Daniel Gordon: Selective Color at M+B, Los Angeles

Daniel Gordon, Still Life with Vegetables and Tulips, 2017. Courtesy M+B

Daniel Gordon: Selective Color at M+B through June 24 could and possibly should be the set for a music video. It’s easy to imagine Feist or even Sheryl Crow dancing in front of his still lifes and patterned abstractions, a smart cinematographer playing up the work’s meta sunniness, drawing attention to its twodimensionality and aesthetic precision.

Gordon makes the still lifes he photographs by first going to Google. He borrows images from the Internet, alters them digitally (or doesn’t), prints them out and props them up. Once he’s set up a scene, he photographs it with an 8×10 large-format camera, so the process is both digital and analogue and, in recent years, his images have become increasingly bright and color saturated, though the colors don’t necessarily have much bearing in reality. He titled this show, in fact, after the Photoshop process of selecting and altering colors in an image file. The works have a California-ready quality, even though Gordon works in New York. The palette recalls David Hockney’s pool paintings and Alex Israel’s appropriation of sunset-colored movie backdrops.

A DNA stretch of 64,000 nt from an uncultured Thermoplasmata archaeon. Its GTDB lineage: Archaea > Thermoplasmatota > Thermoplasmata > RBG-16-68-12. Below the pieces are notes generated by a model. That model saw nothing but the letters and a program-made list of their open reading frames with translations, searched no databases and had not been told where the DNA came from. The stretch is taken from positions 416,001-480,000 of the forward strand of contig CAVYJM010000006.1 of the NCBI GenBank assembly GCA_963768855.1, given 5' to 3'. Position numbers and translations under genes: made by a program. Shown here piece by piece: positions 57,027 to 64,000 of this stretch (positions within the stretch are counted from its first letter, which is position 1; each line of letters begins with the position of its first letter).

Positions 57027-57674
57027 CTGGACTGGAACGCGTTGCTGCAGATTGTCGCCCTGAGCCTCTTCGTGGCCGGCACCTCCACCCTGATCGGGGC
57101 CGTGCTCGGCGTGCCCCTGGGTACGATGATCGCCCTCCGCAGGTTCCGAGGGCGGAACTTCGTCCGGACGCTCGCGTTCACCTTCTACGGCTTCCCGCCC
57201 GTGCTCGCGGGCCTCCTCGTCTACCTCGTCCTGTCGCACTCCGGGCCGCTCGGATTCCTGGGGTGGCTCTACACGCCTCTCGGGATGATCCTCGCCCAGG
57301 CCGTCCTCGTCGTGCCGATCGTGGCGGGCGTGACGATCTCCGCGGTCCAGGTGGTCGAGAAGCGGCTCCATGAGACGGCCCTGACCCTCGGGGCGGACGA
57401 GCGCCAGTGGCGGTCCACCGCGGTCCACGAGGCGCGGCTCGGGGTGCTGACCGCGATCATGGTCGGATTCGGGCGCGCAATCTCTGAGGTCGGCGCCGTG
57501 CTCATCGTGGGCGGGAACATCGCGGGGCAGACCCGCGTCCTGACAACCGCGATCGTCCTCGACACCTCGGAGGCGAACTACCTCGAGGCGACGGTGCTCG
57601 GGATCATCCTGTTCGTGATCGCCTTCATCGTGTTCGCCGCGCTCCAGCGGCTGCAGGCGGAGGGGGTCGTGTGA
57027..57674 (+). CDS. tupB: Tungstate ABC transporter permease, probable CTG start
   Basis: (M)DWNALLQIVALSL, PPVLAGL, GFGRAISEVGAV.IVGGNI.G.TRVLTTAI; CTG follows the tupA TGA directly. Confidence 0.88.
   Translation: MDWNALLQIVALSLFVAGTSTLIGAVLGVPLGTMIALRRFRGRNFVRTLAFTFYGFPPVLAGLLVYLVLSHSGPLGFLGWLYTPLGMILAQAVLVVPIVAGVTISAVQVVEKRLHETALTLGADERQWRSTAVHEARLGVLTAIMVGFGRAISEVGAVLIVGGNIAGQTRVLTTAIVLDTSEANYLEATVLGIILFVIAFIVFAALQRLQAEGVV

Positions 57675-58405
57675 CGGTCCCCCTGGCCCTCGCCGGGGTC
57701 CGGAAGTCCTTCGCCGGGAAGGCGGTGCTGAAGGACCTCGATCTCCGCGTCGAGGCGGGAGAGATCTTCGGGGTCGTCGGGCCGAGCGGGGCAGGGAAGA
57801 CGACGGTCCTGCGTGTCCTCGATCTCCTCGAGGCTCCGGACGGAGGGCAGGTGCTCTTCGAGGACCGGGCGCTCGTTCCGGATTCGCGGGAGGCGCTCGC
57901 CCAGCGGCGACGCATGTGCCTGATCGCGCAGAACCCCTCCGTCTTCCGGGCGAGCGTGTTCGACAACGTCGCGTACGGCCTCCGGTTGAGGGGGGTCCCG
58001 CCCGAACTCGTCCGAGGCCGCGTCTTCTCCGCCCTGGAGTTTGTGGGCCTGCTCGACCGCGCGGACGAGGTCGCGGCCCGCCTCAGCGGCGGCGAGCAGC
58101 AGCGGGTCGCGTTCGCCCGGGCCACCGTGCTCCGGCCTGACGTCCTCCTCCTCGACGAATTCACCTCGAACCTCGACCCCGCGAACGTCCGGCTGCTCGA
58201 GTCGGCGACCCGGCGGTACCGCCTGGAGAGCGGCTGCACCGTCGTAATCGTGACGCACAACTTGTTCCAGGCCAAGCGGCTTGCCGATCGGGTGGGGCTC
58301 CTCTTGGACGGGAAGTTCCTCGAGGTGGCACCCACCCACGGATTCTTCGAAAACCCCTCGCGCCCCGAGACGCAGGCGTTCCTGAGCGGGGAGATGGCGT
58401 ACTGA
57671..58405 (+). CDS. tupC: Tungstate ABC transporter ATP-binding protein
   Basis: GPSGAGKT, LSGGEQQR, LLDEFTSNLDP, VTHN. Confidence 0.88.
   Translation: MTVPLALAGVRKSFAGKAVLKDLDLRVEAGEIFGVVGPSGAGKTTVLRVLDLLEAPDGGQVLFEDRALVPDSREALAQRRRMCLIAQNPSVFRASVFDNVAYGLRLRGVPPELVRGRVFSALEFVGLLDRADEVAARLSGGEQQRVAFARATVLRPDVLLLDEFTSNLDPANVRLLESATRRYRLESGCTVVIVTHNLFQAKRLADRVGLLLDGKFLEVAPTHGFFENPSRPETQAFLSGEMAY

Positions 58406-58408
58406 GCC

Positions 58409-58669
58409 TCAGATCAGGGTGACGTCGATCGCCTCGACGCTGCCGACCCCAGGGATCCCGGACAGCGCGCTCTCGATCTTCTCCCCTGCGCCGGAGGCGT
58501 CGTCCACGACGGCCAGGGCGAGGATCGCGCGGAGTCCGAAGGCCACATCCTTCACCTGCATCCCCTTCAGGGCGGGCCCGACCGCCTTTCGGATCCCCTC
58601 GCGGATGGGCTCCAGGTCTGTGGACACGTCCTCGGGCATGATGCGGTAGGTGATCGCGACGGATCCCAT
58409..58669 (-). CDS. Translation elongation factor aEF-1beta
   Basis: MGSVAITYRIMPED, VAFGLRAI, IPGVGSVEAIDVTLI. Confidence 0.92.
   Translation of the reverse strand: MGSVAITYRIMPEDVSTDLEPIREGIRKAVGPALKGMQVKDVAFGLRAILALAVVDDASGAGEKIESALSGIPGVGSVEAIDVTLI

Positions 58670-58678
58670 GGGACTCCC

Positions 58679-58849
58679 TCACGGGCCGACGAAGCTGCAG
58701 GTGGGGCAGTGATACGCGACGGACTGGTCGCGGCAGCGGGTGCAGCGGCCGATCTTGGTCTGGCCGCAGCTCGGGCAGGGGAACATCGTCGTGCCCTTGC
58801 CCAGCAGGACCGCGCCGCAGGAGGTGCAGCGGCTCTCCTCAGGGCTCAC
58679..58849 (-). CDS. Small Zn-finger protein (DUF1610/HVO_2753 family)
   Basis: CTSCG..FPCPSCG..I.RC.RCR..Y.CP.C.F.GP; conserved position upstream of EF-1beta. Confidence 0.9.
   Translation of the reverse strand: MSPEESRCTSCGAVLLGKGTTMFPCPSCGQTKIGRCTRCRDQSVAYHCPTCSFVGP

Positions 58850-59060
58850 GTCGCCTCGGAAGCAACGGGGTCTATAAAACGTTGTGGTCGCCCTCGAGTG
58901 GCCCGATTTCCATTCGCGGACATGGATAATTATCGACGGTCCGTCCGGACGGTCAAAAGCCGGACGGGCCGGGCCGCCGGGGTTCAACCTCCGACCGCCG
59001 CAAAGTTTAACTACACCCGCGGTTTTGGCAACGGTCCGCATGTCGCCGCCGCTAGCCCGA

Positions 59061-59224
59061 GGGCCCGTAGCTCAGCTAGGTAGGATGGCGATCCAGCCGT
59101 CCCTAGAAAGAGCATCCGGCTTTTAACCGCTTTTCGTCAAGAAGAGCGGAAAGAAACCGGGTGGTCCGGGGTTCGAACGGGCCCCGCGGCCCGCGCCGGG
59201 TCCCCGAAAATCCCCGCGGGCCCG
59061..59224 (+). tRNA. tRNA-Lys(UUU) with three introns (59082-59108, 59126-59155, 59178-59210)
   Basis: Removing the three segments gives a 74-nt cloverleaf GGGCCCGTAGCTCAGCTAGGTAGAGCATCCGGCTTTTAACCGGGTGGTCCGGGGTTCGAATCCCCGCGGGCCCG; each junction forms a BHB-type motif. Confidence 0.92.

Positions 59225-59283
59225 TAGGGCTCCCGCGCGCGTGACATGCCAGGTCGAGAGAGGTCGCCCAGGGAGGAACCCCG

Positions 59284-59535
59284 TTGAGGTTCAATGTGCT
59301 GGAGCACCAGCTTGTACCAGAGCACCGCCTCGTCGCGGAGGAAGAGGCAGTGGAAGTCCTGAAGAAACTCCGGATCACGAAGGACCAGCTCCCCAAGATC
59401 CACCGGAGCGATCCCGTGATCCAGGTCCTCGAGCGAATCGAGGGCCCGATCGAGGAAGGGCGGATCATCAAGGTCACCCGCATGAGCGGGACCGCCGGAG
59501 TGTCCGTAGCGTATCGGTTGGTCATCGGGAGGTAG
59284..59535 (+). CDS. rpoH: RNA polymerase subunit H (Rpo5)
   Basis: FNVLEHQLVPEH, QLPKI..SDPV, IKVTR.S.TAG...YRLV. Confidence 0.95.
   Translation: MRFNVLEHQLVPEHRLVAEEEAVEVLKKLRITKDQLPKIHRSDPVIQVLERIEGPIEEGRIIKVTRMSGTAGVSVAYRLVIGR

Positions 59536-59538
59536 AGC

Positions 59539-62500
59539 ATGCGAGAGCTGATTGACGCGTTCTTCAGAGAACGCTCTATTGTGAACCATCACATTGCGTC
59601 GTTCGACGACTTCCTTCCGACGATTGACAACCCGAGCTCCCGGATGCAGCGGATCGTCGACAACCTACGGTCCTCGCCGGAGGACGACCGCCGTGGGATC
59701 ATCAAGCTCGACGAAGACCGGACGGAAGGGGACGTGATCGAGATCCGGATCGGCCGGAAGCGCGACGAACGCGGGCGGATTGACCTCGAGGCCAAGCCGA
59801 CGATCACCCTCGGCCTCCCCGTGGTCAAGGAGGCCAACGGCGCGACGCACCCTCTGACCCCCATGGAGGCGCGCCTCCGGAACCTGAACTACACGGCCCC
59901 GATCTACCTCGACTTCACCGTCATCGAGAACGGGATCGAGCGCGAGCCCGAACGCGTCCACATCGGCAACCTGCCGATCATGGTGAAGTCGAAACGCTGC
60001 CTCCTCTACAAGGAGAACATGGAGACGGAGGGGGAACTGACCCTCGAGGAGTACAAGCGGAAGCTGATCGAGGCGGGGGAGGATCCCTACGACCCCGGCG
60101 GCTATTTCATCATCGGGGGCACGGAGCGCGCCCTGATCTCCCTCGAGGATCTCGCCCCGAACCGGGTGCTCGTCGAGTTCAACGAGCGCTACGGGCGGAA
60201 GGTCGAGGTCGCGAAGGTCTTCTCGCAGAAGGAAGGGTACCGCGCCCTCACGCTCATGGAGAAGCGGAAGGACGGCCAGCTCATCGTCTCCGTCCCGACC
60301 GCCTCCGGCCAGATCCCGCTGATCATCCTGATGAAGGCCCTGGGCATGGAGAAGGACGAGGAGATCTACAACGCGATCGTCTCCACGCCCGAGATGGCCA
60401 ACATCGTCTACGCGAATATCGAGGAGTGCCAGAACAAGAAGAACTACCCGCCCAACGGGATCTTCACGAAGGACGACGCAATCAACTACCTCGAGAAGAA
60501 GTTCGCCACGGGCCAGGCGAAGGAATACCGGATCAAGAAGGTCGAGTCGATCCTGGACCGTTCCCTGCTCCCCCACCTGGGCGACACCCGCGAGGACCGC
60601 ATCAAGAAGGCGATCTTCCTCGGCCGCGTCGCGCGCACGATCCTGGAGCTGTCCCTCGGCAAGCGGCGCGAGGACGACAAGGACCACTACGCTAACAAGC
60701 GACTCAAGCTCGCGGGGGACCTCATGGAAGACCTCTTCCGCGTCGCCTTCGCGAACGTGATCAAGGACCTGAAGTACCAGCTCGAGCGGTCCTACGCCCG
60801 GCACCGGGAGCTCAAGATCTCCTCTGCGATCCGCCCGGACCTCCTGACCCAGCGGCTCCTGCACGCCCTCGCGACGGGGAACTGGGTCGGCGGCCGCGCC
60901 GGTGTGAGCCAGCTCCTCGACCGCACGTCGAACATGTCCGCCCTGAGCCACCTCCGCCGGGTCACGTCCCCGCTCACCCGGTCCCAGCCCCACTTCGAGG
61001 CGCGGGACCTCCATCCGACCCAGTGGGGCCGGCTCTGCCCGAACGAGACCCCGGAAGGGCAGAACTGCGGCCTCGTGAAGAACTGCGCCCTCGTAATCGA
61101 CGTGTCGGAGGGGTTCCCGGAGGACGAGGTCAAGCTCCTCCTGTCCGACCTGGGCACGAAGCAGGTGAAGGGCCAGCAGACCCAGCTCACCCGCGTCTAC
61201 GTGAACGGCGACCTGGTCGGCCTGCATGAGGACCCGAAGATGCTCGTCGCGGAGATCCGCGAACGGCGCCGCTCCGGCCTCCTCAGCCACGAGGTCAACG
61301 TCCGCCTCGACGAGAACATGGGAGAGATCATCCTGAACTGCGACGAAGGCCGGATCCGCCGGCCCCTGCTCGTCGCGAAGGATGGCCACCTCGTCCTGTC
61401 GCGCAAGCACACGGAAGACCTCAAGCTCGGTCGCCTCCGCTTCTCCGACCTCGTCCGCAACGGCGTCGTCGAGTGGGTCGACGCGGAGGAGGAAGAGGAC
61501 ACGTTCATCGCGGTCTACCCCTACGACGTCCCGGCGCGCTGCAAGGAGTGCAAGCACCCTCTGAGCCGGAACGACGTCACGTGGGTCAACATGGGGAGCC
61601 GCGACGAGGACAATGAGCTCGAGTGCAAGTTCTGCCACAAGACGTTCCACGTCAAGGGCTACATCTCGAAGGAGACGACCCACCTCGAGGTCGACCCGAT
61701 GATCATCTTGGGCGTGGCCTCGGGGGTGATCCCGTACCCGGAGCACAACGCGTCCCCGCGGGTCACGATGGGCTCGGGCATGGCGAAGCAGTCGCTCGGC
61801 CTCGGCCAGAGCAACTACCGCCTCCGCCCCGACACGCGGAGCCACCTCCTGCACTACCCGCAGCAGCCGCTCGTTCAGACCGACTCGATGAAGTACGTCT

These photographs invite conversations about form and process more than about content or concept — when he talks about the work, the artist discusses how sculpture, photography, and painting can come together. He installed Still Life with Vegetables and Tulips (2017) on a back wall painted yellow and brown, next to a wallpapered image of an onion stalk so large it looks like a human-sized cactus. A potted plant and its shadow stands in the middle, beside a basket of onions, a vase of tulips, and an elegant blue pitcher. There is no reason for these objects to be together except to comprise a still life, and this image seems especially self-aware of its purpose.

The press release references Marcel Duchamp, Paul Cézanne, and Matisse, while a recent Artforum write-up by Courtney Fiske added Cubism to the mix. Such historical references make sense, given the cut-ups, flattening, and abstracting being done. But Gordon seems much more aligned with his contemporaries: photographers Hannah Whitaker and Matt Lipps, or painter-photographer Francesca DiMattio, artists who have learned to combine old-fashioned collaging with internet-influenced image-altering techniques. In Gordon’s work, the mundane is amped-up, unhinged from reality and turned into something formally fantastic because it can be.